‘The four P Plan for Project Benefits Realisation’ – Pinpoint, Produce, Perpetuate and Prolong.
1 – Pinpoint Benefits
Pinpointing the expected and realisable benefits at the start of a project delivers better change outcomes, allows space to avoid outcomes that are not in sync with your business needs and crystalises the mission ahead – and even gives you the insight required to decide whether the project is worth embarking upon
At the Pinpoint Benefits stage, you determine the value you expect your project to deliver before you start.
Here, you’ll identify whether the expectations you have for your project are achievable and really nail down what results it can produce. Some outcomes are not desirable, this stage intuitively allows you to avoid them. Sometimes, projects will not deliver the results you need – this stage gives you crucial insight, ensures stakeholders are on board and aligns benefits to be realised with your organisation’s strategic goals and business vision.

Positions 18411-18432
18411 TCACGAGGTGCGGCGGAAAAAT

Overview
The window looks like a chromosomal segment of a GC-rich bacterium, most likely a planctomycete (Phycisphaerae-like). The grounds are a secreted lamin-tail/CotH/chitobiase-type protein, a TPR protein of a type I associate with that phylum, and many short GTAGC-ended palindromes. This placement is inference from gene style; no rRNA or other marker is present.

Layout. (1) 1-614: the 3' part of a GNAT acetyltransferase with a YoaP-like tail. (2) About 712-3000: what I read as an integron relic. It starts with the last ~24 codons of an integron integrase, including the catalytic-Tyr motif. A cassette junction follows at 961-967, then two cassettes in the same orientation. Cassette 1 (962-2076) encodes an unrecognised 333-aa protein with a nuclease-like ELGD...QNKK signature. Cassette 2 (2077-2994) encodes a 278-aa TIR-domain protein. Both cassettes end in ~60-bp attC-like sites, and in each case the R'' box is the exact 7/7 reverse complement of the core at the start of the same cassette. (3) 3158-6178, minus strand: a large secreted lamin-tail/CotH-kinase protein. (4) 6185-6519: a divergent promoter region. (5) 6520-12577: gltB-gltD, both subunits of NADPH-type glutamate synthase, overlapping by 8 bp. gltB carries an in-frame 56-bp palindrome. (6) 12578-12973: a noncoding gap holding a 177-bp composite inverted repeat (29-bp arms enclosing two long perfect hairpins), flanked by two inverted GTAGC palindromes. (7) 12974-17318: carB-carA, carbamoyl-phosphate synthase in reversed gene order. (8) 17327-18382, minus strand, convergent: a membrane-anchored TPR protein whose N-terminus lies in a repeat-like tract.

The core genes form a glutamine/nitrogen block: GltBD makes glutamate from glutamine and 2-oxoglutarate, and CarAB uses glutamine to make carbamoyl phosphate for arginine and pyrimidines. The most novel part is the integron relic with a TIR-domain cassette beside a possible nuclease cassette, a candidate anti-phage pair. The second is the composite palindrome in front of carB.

2 – Produce Benefits
Producing benefits is all about execution, here you’ll establish the practices that will become your framework to benefits realisation and how you’ll perform the work to deliver the required benefits.
At this stage your Benefits Realisation Plan will really start to take shape. I’ve seen many variations on the theme, but all variants have certain key elements:
- A list of expected and intended benefits.
- Assumptions (events you assume will happen along the way; resources you assume you will have at your disposal).
- Procedures – how will you go about delivering the change and benefits you intend.
- Metrics, define what Key Performance Indicators (KPIs) will measure progress.
- Roles and responsibilities, establish who will do what and when to manage and deliver benefits.